By increasing flexibility and blood flow, foam rolling can also prevent muscle soreness. A 2015 study conducted by the National Athletic Trainer’s Association concluded that foam rolling was significantly effective in lessening muscle fatigue and soreness.
7. Increases Range Of Motion
A 2010 study from the Centers for Disease Control and Prevention found that the range of motion in every major joint in the body decreases with age. This can cause everyday tasks to feel painful.
Decreased range of motion can also lead to injury. Foam rolling helps to increase range of motion, and compared to static stretching before a workout, can increase muscle force.
How To Use A Foam Roller
It’s not difficult to use a foam roller; just use this three-step approach!
Here’s how to use a foam roller:
- Roll over whole area to investigate and soften your muscles approximately ten times.
- Find your sore spot or trigger point—pin it, hold it, lean into it, add pressure.
- Cross friction—knead it back and forth across the muscle.
6 Foam Roller Moves To Loosen Tight Muscles
Here are six simple foam rolling moves that cover the majority of common muscle issues.
For each move, spend at least 30 seconds rolling slowly and gently and if you find a “knot” in the muscle you are rolling, stop for a few seconds and let the roller apply pressure to that spot.
It will be uncomfortable at first, but keep breathing and let the roller do its work. Momentary discomfort will lead to long-term relief!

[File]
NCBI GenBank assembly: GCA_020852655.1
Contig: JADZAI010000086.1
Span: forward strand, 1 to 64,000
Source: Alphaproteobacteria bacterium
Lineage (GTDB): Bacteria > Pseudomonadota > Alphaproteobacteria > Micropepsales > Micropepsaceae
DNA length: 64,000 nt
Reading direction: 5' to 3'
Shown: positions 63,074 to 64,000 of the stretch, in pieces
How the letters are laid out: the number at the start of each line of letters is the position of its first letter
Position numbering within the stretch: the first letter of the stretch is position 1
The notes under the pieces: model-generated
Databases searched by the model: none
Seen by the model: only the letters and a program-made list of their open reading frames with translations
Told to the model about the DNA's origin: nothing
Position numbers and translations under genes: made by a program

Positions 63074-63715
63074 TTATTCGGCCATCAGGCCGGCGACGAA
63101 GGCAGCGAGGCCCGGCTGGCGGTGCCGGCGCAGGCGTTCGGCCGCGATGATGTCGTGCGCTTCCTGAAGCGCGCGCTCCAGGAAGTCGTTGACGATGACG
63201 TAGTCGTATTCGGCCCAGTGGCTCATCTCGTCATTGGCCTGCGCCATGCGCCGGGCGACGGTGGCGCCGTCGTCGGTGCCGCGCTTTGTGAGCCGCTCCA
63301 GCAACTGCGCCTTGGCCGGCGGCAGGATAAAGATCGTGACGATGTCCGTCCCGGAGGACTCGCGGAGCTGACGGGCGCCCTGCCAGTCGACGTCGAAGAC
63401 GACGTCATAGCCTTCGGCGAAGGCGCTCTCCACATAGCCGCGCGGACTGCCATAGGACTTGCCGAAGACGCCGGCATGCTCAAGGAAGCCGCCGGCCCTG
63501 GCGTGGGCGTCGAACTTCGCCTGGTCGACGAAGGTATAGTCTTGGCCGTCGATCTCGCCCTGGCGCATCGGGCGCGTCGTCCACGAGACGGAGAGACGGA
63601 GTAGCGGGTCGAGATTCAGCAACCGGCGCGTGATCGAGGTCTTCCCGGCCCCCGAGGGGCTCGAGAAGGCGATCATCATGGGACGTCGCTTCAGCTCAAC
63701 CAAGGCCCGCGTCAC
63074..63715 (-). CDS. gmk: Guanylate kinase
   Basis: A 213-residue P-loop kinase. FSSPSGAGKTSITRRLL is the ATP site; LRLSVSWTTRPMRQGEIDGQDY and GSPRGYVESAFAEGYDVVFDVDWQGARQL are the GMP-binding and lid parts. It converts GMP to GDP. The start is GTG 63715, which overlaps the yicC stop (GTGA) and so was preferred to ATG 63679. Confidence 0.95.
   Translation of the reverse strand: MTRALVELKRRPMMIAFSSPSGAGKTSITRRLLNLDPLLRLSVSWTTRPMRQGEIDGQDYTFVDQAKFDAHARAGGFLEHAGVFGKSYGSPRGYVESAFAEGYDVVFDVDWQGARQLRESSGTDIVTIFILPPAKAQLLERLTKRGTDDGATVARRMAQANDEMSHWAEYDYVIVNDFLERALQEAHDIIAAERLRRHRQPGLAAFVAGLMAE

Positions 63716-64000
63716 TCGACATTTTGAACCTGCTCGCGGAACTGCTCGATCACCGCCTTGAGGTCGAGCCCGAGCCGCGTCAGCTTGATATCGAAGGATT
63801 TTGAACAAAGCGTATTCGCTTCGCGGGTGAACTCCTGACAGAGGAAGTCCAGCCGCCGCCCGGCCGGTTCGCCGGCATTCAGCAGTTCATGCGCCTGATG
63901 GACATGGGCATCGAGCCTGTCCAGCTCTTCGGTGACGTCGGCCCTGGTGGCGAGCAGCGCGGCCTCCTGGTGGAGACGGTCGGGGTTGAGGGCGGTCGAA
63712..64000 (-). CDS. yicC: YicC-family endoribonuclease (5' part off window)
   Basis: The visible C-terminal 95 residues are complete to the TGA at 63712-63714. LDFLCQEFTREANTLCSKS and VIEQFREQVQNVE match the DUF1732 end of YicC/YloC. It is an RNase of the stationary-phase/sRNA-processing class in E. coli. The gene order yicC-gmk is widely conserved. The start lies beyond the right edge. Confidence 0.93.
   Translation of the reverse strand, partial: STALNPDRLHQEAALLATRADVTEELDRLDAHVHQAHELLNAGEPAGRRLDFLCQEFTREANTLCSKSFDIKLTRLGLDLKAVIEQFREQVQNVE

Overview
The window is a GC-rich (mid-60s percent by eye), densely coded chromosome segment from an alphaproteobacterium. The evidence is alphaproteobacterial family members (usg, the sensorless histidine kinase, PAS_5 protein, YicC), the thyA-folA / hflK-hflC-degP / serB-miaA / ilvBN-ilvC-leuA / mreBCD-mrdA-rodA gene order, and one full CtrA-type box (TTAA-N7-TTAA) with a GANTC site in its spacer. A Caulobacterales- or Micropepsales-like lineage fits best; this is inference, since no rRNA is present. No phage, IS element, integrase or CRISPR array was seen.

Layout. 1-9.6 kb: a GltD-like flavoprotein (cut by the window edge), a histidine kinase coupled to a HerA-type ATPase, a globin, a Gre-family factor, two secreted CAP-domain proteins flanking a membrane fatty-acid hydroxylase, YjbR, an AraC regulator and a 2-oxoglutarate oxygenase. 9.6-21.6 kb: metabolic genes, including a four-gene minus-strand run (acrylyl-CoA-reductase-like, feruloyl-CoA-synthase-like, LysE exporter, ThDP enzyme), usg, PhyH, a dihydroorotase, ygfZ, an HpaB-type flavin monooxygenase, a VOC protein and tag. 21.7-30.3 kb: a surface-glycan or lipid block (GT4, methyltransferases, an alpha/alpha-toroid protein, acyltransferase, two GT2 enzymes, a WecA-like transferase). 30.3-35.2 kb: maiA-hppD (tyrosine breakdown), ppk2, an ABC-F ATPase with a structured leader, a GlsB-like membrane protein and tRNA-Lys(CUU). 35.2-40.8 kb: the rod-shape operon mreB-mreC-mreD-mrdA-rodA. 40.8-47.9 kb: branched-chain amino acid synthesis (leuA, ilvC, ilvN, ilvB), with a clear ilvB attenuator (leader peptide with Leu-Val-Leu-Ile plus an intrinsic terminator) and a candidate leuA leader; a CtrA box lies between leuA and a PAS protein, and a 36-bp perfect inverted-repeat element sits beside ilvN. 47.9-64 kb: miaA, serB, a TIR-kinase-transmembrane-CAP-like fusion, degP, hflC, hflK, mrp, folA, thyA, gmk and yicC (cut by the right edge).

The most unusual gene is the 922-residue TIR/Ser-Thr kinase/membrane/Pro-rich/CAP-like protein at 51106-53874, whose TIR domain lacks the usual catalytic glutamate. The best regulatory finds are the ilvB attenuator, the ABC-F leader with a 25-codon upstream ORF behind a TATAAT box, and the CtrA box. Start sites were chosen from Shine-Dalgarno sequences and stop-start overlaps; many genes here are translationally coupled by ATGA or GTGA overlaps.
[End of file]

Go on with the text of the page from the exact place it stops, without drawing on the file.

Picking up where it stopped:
It will also make future workouts better and prevent injury in the long-run.
2) Walk feet slowly forward as the roller glides up your back. Stop and concentrate on any tight areas. (Note: do not foam roll the low back. Try a massage ball on either side of the spine to help relieve tight muscles.)
3) Move forward and back for 30-60 seconds.
2) Lift your hips off the ground and slowly pull body backwards so roller glides up your calf. Move back and forth gently for 30 seconds, stopping at any tight areas.
2) Keep right leg relaxed and long with the left knee bent over the roller and left foot on the ground.
2) Begin to press into the left foot on the ground, slowly moving the body back as the foam roller rolls down the right hamstring. Keep right leg relaxed as you roll.
3) Glide up and down the muscle for 30-60 seconds concentrating on any tighter areas.
4) Switch sides.
IT Band Relief
2) Bend left knee and place left foot in front of right foot.
3) Relax your right leg as you slowly roll yourself back so the foam roller glides up your leg. Move gently back and forth for 30-60 seconds, concentrating on any tight areas.
4) Switch sides.
2) Twisting slightly to the right, push slowly into your feet so your body begins to move back and the roller glides down along your lats on the right. Return slowly to start.
2) Repeat for 30-60 seconds concentrating on any tight areas.
4) Switch sides.
2) Slowly press arms to straight pulling the body upward and forward so the foam roller glides across the front of the thighs.
3) If you choose, you can lean your body weight onto one leg and roll and then switch to the other instead of rolling both evenly.
4) Gently continue to push and pull the roller over the thighs for 30-60 seconds, concentrating on any tight areas.
Try these rolling moves before and/or after any workout, or use them at home any time you need to release your tightness or knots. You can do them every day, but 2-3 times a week is recommended.